Working within a tight budget is an important skill for renovators to learn. After all, the more you spend, the less profit you will make. It’s a fine balancing act.
Too often, when renovators are revamping an investment property or working on a property they have bought with the intention of renovating and selling, they take sticking to the budget a step too far.
It’s easy to lose sight of the end goal – creating a space your market will love. A few small tweaks can make the world of difference, and you don’t have to make a significant dent in your renovating budget.
Sometimes you can take shortcuts, and they work out well. However, most of the time, especially when it comes to important structural elements, it pays to do it the right way, even if it means spending more money.
The following example comes from a member of our community who reached out to Bernadette for her advice on fixing a tiled floor.
A Question From Our Community: What’s The Most Cost-Effective Way To Fix A Tiled Floor
Liz sent the following email to Bernadette:
I’m tearing my hair out trying to find the cheapest and most cost-effective option for fixing approximately 40 square meters of tiles. Some tiles are cracked, and small areas underneath the tiles move a bit when jumping on them. I have sought out tilers to no avail. In fact, I came close to being scammed by two.
Vinyl flooring planks on top of the existing floor seem to be the best option, especially if there’s been movement in the house previously. The tilers are saying it’s not possible to quote without lifting the tiles to see how bad the moving floor is underneath.
Some said it’s possible without removing all the tiles, which we want to avoid as the tenants wish to stay whilst works are going on. I Don’t know what to do. Bernadette, do you have any expert suggestions?”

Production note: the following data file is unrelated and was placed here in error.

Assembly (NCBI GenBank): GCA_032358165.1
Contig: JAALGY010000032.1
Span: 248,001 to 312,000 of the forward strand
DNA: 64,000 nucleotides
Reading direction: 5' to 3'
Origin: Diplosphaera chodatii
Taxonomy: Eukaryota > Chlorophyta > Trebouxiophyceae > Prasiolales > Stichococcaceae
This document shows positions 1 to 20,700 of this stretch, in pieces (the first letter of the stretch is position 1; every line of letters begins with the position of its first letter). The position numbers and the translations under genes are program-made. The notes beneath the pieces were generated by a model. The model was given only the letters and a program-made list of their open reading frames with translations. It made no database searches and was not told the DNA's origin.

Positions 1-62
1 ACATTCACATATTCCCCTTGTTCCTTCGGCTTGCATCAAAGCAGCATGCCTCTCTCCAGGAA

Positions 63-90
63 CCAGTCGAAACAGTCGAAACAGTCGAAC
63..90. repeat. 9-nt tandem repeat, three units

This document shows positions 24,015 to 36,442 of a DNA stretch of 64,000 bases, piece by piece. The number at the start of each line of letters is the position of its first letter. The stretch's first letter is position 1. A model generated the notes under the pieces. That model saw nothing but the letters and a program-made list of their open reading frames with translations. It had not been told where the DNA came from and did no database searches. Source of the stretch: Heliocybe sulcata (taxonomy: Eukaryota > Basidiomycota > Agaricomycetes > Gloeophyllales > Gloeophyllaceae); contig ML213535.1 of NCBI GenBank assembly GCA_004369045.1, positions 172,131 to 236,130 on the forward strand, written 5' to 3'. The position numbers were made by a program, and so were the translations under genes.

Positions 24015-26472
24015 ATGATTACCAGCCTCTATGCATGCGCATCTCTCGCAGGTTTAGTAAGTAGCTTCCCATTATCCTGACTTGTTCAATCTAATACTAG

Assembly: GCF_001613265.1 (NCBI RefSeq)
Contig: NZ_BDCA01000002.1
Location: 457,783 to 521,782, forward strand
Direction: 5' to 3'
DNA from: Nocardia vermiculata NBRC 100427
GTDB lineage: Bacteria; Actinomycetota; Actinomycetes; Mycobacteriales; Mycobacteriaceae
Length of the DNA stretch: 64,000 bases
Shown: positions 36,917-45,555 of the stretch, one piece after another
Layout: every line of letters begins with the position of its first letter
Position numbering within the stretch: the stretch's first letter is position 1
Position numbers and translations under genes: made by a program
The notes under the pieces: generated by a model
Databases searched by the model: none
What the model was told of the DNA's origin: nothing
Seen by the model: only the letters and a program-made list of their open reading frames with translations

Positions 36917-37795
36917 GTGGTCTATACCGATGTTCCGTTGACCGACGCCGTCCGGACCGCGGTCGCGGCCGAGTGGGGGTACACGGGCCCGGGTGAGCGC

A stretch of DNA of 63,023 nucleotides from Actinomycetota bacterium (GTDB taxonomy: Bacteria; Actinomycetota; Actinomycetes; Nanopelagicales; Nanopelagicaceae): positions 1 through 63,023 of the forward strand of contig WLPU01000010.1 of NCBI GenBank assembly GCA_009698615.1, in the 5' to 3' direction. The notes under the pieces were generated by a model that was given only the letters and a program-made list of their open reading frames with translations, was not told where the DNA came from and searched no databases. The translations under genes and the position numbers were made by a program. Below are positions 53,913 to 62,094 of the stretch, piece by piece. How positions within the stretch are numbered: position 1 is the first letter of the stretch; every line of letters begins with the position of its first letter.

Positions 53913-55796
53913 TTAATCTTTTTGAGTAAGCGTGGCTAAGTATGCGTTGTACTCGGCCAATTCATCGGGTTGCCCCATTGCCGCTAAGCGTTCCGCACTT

In response to Liz’s query, Bernadette says that it is going to be best to take up the existing tiles because anything that is laid over that floor will not last if the floor is disintegrating underneath.
I would be investigating why the floor is not sound because that may speak to a bigger problem.”
~ Bernadette Janson
There is an option of laying a floating floor over the existing tiles. However, the floor would need to be levelled before that can be done. It won’t be a cheap option, though, especially if you want a good finish.
Liz went on to say:
I would like to keep the house for at least the next three years, hoping the market will pick up. It’s in Beaumont, in Victoria.
The tenants are nice enough people but the worst home keepers. They want to stay but can’t meet the increased rent. If they move, I’ll be in for a fortune to clean up and paint the whole place.”
Bernadette feels that if the tenants are not capable of paying a decent rent, Liz will be better off with them leaving. After all, it’s a landlords’ market at the moment, and rental properties are in short supply. If Liz has a good property that is well-presented and maintained, then she could potentially significantly increase the rent.